possess the public demonstration of his justice) will, the right, and the power.

the qualifications of the in the remission of sins that are past, through the forbearance of God; I say, for the public demonstration of his jus Accordingly, both the inherent tice at this time: that so he might be right and the full power, which last just, and yet the justifier of him which completes the character of a sufficient believeth in Jesus.

substitute, are expressly claimed for our “ It must, I think, strike every one,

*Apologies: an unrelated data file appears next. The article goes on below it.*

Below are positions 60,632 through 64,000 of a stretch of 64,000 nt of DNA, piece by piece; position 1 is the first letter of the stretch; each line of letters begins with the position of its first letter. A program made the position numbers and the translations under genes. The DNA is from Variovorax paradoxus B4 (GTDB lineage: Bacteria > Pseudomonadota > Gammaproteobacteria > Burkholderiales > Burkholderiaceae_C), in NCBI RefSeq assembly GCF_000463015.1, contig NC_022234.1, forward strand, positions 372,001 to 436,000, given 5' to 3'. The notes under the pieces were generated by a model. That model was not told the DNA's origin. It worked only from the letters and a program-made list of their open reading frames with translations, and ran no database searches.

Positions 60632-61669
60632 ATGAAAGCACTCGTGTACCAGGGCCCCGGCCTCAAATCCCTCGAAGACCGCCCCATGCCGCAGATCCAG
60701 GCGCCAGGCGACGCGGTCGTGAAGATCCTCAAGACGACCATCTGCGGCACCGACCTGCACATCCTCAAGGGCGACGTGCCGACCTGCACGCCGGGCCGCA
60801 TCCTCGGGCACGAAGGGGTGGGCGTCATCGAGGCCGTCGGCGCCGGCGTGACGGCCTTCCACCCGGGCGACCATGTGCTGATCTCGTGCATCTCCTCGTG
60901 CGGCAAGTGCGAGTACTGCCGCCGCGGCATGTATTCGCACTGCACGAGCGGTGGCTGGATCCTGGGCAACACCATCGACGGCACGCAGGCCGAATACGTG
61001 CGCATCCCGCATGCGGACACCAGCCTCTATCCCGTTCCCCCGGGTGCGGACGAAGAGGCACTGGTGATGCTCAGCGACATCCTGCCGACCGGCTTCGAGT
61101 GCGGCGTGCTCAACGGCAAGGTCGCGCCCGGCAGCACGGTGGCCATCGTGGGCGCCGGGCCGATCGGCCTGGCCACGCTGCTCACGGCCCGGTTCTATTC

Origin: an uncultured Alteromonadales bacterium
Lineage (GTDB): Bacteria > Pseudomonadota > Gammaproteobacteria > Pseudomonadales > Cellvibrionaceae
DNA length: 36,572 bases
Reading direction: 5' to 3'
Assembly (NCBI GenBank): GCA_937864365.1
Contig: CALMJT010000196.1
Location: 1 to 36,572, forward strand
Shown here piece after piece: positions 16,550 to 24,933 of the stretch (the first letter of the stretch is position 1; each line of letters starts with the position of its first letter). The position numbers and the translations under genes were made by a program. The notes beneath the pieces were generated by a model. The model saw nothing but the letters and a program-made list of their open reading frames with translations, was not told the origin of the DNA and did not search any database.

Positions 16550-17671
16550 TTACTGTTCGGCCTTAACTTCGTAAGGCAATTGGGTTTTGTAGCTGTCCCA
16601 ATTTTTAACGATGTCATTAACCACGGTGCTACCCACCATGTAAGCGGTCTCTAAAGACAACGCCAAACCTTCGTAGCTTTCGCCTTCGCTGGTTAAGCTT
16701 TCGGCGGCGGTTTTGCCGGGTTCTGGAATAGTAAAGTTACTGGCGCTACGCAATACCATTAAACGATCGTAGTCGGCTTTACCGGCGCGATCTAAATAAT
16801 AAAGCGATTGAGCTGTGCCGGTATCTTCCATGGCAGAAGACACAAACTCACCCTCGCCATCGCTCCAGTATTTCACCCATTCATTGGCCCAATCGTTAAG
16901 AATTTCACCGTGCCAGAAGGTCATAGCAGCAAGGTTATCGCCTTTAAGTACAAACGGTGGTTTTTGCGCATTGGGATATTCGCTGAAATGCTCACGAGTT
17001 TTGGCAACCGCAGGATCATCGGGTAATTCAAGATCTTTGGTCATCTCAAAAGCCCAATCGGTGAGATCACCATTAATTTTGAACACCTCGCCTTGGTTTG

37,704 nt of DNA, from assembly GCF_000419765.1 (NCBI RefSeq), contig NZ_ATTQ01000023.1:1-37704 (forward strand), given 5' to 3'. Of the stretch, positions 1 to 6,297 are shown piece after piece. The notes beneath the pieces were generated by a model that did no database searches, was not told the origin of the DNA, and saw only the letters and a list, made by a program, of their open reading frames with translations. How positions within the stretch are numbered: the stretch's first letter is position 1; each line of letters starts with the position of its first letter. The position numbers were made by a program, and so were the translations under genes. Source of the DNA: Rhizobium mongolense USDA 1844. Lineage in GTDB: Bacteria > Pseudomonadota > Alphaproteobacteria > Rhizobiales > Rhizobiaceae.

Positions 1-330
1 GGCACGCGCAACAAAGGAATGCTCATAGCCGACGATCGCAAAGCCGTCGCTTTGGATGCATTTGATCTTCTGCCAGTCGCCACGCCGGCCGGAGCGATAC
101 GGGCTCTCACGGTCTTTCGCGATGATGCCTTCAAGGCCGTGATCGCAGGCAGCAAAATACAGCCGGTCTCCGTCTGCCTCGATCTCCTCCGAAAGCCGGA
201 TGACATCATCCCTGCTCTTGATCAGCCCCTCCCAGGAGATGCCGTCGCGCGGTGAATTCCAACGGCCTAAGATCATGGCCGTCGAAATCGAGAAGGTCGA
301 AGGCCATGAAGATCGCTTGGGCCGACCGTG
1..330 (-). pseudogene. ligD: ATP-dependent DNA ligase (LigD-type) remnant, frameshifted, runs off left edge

Lord. • Therefore doth my Father love however singular it may appear at the

me,' saith he, because I lay down my first view, that God's remission of sins life that I might take it again. No man is not here described as an act of mercy,

taketh it from me, but I lay it down of but as an act of strict and unbending myself. I have power to lay it down, justice. His remission of them, contra and I have power to take it again.' So dictory as such a thing might seem, is